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  • William Hunton

Mediocrity Democracy

The Who’s Roger Daltrey called The Rolling Stones a “mediocre pub band.” The guy must just need some love, which I am certain his comment will evoke. This brings me to my point. Those who follow the leader think it’s not so hard because the road is so well paved.

Let’s talk photography.

I really do not like the political posturing, virtue signaling, AI censoring, situational truth mongering Facebook. We could yammer about that all day, both sides, and never get anywhere. However, I do appreciate the best parts of Facebook; the social connections and interest groups.

I joined a Facebook group, Street Photography Cartier-Bresson Inspired. I belong to several such groups. I learn a lot. Some groups are better than others. This one is administered by Peter Pickering, a professional photographer in Bentley, Western Australia. I like the purpose of his group. It is devoted to the photographic genre of “Street Photography” as inspired by Henri Cartier-Bresson. If you are not familiar with Cartier-Bresson’s work, try to find an exhibit somewhere. The internet is fine, but there is nothing that compares to seeing original photographs that the artist printed or directed. Check this link.

Cartier-Bresson was a pioneer, the inspiration to all others who follow his style. Certainly there were other photographers who made historic and socially important photographs; for example Lewis Hine, whose photographs of children working in unsafe conditions in factories, helped bring about our child labor laws. You have Roy Stryker and the Farm Security Administration photographers who went about documenting the Great Depression in the 1930’s. FSA employed photographers from all over America, even Ansel Adams. This was groundbreaking. Nothing like that had ever been done before. There is even a legacy organization you can join if you are interested: Go out and photograph America!

Cartier-Bresson is the same; that is, he is historic, ground breaking, seminal, one of a kind, leader of the pack who defines all who follow. When I began studying photography as an art, and going beyond technique and gear to vision and ideas, I studied the recognized masters, the ones who appeared and gave us something new. Cartier-Bresson is one of those I studied. He defined the term “the decisive moment” and created “candid photography”, as something more than snapshots of events and family. He was one of the founding members of Magnum. You can argue with its politics if you like but you cannot deny its importance. It changed news reporting.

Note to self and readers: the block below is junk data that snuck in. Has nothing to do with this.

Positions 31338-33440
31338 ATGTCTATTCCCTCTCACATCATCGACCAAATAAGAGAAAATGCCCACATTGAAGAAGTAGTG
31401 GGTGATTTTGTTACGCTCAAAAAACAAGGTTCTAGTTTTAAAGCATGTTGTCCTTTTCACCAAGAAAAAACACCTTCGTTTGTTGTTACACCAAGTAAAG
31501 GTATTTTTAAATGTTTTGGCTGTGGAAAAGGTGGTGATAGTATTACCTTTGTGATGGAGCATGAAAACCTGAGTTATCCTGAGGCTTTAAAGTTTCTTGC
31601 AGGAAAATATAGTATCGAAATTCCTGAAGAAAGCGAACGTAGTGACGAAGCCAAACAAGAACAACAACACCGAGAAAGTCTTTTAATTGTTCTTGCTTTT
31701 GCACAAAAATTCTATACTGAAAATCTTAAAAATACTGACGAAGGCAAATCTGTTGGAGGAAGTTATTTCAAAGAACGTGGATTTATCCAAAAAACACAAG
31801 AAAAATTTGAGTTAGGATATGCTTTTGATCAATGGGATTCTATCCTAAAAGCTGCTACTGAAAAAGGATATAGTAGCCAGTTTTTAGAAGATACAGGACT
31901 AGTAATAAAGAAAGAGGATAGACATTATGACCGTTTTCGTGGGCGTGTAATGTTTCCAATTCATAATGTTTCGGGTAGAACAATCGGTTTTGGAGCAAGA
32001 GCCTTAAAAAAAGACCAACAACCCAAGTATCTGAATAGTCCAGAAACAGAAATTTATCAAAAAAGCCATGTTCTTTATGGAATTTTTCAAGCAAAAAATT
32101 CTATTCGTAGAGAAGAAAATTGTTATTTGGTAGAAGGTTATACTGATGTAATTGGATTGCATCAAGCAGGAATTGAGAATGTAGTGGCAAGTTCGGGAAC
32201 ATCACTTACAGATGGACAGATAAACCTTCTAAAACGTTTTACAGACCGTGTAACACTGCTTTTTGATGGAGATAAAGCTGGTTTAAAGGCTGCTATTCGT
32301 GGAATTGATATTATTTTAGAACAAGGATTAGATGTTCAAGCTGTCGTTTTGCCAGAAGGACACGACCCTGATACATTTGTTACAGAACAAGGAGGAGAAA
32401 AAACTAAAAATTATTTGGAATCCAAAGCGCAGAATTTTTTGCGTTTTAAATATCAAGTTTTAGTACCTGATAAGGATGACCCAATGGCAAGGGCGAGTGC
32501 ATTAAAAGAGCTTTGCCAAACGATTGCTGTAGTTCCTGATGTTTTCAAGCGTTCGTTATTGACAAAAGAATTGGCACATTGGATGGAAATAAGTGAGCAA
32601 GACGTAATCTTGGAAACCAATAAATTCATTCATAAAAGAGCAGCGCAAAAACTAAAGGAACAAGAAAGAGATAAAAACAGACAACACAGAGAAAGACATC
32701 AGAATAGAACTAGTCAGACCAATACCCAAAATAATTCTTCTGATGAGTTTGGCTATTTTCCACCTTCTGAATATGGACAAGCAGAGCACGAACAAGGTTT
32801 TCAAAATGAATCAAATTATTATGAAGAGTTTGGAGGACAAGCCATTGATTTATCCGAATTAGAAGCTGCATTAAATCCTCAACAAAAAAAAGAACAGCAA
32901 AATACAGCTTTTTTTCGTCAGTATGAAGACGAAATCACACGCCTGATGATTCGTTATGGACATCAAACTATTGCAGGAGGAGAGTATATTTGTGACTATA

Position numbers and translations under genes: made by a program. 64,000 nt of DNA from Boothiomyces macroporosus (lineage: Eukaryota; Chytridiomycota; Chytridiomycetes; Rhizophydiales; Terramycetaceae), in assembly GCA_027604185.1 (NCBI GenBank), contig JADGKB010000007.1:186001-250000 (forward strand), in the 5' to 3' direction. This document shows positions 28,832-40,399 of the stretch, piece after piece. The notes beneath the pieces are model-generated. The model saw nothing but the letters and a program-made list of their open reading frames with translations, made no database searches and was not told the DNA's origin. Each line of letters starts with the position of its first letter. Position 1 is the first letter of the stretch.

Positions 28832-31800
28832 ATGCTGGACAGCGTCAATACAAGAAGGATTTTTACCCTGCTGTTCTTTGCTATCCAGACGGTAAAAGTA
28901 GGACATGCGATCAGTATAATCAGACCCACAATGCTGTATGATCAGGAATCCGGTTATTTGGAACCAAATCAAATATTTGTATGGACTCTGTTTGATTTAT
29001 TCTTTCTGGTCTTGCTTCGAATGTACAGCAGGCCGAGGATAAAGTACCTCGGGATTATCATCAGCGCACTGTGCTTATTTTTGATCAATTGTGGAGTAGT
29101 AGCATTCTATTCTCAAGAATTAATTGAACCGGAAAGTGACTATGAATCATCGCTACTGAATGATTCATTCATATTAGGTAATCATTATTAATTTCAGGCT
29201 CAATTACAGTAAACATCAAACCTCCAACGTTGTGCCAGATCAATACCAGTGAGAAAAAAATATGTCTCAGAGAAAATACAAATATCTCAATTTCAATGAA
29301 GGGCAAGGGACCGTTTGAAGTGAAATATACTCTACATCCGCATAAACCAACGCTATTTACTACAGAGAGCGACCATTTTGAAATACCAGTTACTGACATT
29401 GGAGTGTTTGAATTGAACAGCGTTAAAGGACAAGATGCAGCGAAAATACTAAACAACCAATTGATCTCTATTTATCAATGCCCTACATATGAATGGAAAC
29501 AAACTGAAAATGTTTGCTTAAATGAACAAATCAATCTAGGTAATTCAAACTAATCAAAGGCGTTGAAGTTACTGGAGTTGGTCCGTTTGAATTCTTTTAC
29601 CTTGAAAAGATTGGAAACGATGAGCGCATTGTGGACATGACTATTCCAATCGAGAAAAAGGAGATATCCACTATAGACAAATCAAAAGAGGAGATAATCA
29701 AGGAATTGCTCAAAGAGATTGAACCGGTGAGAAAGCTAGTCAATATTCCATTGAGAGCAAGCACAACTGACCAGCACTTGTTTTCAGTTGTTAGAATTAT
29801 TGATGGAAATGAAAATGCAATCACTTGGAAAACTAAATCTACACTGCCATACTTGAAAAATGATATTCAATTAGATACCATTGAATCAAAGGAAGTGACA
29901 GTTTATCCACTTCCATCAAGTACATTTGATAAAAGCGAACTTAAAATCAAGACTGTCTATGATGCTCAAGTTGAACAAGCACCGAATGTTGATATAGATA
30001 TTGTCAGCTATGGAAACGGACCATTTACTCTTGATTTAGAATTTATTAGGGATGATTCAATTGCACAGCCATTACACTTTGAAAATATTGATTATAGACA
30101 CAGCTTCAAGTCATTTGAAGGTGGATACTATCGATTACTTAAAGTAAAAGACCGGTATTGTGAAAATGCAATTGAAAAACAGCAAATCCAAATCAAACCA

Photographers are an arrogant bunch. Many of the artist ones, at least. Some put on airs. Some become real jerks. I’ve run into a enough of them that I recognize the jerk factor in myself and try not, because, as good a photographer as I am or that I might become, I have not invented a thing except a personal opinion that finds its way into my camera every so often. Others are generous with their time and in sharing their talents. I aspire to that.

What vexes me about social media in general, especially the photography groups, is the mediocrity that gets posted, my own included. Social media is a democracy of the mediocre. There are some who manage to excel, but not so many. Facebook, Instagram and others only make everyone appear to be equal. We can do better, especially if we are being inspired by Bresson, or Adams, or Weston, or Cunningham, or Lange, or Smith or…

Keith Richards. Yeah. Back to Keith. Keith’s famous guitar style is based on playing “open G tuning” on a Fender Telecaster. You can hear it clearly in songs such as Brown Sugar. It’s a classic open-G tuning riff. About 1:50 in the vid you can him play it. Yep easy. Websites, blogs, videos, are devoted to playing like him. It’s a nice paved road, Roger. I’m a mediocre guitarist. I can play riffs like “Keef” but I ain’t him, thankfully. I can post photos that borrow from Cartier-Bresson’s “decisive moment”, but I ain’t him either.

One thing we can do is seriously work toward excellence.

Here’s my offering of “the decisive moment”. Best I can do. I’m not Cartier-Bresson.

Clown in Flight


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